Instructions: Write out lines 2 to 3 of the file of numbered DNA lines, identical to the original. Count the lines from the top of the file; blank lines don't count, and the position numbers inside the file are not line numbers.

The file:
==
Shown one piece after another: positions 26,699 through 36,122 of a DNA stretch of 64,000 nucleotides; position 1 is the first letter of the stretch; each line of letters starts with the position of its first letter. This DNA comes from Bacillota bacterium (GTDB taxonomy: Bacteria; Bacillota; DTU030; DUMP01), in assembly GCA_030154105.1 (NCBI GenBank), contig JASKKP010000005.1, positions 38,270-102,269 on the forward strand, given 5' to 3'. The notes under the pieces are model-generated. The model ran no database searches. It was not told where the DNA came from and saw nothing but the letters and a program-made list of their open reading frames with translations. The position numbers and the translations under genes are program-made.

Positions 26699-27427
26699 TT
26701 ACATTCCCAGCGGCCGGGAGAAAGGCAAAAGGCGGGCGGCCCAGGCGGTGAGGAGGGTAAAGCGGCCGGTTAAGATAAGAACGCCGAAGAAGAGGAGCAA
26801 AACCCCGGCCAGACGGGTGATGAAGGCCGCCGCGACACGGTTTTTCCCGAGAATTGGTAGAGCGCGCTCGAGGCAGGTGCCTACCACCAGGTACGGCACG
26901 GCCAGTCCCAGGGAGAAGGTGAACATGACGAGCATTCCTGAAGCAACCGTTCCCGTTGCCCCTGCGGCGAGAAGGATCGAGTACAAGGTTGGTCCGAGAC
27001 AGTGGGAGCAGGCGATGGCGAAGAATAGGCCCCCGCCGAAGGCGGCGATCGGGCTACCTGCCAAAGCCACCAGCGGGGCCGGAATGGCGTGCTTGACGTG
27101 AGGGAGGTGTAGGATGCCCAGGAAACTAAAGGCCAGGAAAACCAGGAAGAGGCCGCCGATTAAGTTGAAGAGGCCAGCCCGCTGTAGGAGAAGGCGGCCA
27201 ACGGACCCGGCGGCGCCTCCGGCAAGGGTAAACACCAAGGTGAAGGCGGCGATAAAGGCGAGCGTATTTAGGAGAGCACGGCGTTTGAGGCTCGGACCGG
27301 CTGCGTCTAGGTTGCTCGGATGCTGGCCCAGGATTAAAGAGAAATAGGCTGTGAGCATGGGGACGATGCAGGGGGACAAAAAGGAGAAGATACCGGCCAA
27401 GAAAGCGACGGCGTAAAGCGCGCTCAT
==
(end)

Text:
Positions 26699-27427
26699 TT